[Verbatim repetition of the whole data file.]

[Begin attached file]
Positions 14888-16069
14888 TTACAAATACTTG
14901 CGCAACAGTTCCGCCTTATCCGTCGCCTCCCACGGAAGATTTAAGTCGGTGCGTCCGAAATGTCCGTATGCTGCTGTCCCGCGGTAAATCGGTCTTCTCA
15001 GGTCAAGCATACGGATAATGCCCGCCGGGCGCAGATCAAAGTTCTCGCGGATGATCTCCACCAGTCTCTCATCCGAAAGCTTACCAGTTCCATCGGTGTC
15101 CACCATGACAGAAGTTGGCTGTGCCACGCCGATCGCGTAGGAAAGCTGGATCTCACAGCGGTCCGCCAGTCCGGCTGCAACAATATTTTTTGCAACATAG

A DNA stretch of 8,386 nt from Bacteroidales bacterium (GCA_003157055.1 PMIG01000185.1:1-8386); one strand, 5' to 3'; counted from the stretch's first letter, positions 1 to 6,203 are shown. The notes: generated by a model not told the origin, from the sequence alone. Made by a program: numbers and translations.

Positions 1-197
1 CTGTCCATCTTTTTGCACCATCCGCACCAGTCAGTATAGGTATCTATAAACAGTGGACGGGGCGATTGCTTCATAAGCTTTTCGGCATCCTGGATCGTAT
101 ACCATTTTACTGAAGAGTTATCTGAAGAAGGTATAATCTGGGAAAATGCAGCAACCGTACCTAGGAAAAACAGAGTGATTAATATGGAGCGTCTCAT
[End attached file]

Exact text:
Positions 14888-16069
14888 TTACAAATACTTG
14901 CGCAACAGTTCCGCCTTATCCGTCGCCTCCCACGGAAGATTTAAGTCGGTGCGTCCGAAATGTCCGTATGCTGCTGTCCCGCGGTAAATCGGTCTTCTCA
15001 GGTCAAGCATACGGATAATGCCCGCCGGGCGCAGATCAAAGTTCTCGCGGATGATCTCCACCAGTCTCTCATCCGAAAGCTTACCAGTTCCATCGGTGTC
15101 CACCATGACAGAAGTTGGCTGTGCCACGCCGATCGCGTAGGAAAGCTGGATCTCACAGCGGTCCGCCAGTCCGGCTGCAACAATATTTTTTGCAACATAG

A DNA stretch of 8,386 nt from Bacteroidales bacterium (GCA_003157055.1 PMIG01000185.1:1-8386); one strand, 5' to 3'; counted from the stretch's first letter, positions 1 to 6,203 are shown. The notes: generated by a model not told the origin, from the sequence alone. Made by a program: numbers and translations.

Positions 1-197
1 CTGTCCATCTTTTTGCACCATCCGCACCAGTCAGTATAGGTATCTATAAACAGTGGACGGGGCGATTGCTTCATAAGCTTTTCGGCATCCTGGATCGTAT
101 ACCATTTTACTGAAGAGTTATCTGAAGAAGGTATAATCTGGGAAAATGCAGCAACCGTACCTAGGAAAAACAGAGTGATTAATATGGAGCGTCTCAT